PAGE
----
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Articles - April - 2003 Issue

Slavery in the United States <br> Chapter 3

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SLAVERY IN THE UNITED STATES
By J. K. Paulding
Published in New York in 1836


CHAPTER III.


Of Emancipation and its Consequences, admitting its practicability


2,674 words


THE emancipation of the slaves of the United States can only proceed from three causes. It must be the voluntary, or involuntary act of their owners, or the work of the slaves themselves. In the first case, it will result from a sense of duty or a conviction of its expediency; in the second, from coercive legislation; in the third, from conspiracy, insurrection, and servile war.

Is it within the widest limits of a rational probability, that millions of men, constituting entire independent states, so far as respects this question, will be wrought upon by such a course of false and irritating calumnies as the abolitionists are daily bringing to bear upon them, voluntarily, and all at once to divest themselves of a large portion of their property, and that which gives value to all the rest, on the ground of an abstract principle, which they never acknowledged? Does the history of mankind present a single instance of such a miracle being worked by such means and such instruments? There is no such example, nor will there ever be until human nature undergoes a radical and complete revolution.

The emancipation of the slaves in the middle states was gradual and progressive; they possessed comparatively few, and their services were not indispensably necessary to domestic offices, or the cultivation of the land. The sacrifice was nothing compared with that demanded of the southern states. It was tacitly assented to, simply because it was not thought worth while to organize an opposition. Few possessed slaves; and these few were overawed by the many. By the former it was submitted to, rather than approved.

It is believed that slavery has been abolished in one, perhaps more, of the states of South America. But this was a revolutionary act. A very large portion of the owners of slaves were of the class which opposed the establishment of independence, whose persons were exiled and outlawed, whose lives forfeited, and whose property was confiscated. The sacrifice was demanded of the enemies of the state, of proscribed exiles, not fellow-citizens and brothers. It was an act of policy or vengeance rather than of humanity.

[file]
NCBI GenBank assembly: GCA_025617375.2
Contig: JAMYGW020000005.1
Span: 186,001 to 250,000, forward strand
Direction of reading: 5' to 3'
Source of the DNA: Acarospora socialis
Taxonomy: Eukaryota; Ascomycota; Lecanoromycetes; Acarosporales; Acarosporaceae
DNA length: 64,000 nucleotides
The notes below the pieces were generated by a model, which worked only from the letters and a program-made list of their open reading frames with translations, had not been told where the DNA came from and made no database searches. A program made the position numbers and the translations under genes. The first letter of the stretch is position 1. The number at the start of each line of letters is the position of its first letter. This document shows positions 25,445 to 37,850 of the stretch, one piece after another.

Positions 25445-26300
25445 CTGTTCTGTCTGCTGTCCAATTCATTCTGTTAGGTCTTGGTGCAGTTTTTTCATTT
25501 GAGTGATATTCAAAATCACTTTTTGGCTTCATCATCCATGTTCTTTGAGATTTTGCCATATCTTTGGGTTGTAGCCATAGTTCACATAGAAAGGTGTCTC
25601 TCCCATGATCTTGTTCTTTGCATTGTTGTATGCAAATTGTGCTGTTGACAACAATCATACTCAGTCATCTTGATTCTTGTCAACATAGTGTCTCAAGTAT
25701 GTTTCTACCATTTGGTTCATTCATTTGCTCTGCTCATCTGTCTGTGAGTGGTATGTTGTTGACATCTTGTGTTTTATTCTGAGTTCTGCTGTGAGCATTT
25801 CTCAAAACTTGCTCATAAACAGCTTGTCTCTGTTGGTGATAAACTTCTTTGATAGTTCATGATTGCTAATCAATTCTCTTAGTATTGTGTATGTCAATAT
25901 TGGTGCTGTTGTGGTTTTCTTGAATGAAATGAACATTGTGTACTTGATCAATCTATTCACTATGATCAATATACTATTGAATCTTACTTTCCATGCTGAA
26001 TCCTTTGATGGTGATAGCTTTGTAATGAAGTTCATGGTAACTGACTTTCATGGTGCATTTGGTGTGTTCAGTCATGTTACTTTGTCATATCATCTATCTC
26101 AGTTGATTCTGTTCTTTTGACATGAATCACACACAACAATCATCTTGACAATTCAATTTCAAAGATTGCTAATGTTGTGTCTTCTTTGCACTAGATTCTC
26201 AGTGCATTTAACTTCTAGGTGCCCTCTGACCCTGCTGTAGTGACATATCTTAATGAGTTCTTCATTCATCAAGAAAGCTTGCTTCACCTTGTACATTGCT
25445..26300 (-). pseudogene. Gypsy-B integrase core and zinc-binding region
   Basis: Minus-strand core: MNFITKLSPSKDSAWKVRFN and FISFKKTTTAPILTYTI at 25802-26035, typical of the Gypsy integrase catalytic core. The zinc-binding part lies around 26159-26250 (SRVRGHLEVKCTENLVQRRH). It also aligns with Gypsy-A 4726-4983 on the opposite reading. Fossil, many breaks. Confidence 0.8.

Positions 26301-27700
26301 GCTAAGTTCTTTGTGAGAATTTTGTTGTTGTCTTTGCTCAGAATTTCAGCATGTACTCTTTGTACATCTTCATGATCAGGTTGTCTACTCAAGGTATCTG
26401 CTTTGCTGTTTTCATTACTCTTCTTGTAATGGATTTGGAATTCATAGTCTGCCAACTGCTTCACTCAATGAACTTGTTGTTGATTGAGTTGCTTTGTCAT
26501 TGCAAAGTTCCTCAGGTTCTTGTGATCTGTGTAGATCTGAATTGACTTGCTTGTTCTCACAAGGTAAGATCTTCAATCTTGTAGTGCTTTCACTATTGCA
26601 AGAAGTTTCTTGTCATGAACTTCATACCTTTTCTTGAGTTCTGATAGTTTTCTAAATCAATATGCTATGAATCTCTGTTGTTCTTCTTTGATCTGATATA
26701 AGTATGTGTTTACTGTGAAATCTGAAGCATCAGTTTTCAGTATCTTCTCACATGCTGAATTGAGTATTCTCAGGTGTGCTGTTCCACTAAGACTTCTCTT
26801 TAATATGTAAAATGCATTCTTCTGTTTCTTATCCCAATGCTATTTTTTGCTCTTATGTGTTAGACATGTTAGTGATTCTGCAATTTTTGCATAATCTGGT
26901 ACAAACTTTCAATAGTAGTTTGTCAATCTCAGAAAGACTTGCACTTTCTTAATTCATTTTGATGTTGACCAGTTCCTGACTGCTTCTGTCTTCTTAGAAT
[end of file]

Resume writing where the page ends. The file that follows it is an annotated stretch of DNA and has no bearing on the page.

The late conduct of the British authorities in relation to the slaves of the colonies, which is held up by themselves and their followers in this country as an object of imitation, belongs to that species of philanthropy which is exercised solely at the expense of others. The people of England gave away nothing; they merely submitted to a small addition to a debt which will never be paid. The government of England gave nothing but the money of the people, of which it has never been at all chary. Neither Sir Robert Peel, Mr. Buxton, nor, in all probability, a single one of the noble lords and honourable gentlemen who voted for emancipating the slaves of the British colonies, sacrificed a single comfort or luxury at the shrine of philanthropy; and as to Mr. O'Connell, we have not heard that he relinquished a penny of the "tribute of gratitude," amounting to some 20,000 [pounds] sterling a year, paid by his suffering but generous countrymen to keep his patriotism from falling a victim to ministerial seduction, as that of so many Irish "liberators" has done before him. It has been hinted to us by persons well acquainted with the state of parties in England, that the members of parliament constituting what is called the "evangelicals" hold the balance of power between the "reformers" and "conservatives," and hence probably arises the zeal of the liberator in behalf of the slaves of the United States, who are the favourite, if not exclusive objects of evangelical philanthropy. It is also whispered that the piety as well as humanity of more than one of the most stanch ministerial advocates of universal emancipation, is somewhat political. In such a contest, the great struggle generally is which party shall make the most noise, and all experience demonstrates that the victory is nine times in ten achieved by that which is least sincere.

Be this as it may, on pretence of establishing the rights of one colour, the government of England infringed grossly upon the established rights of another, and committed a robbery under cover of humanity. It outraged its own laws and constitution by an invasion of property guarantied by both, and attempted to cheat the world of its admiration, by an unwarrantable exercise of power over those who were unable to resist. To cover its injustice, it only robbed them of two thirds of their property, and paid for the remainder according to its own estimate, without consulting those whom it plundered under the benignest auspices of philanthropy. The act has no affinity with benevolence, because it is founded in gross injustice, and is equally devoid of disinterestedness as magnanimity, since it was performed at the expense of the colonies, in fact, and was a triumph over weakness. It is still, however, liable to the reproaches of the abolitionists, for it falls far short of their own avowed principles. It was not instantaneous, but prospective emancipation; nor did it apparently contemplate amalgamation, as one of its direct and immediate consequences.

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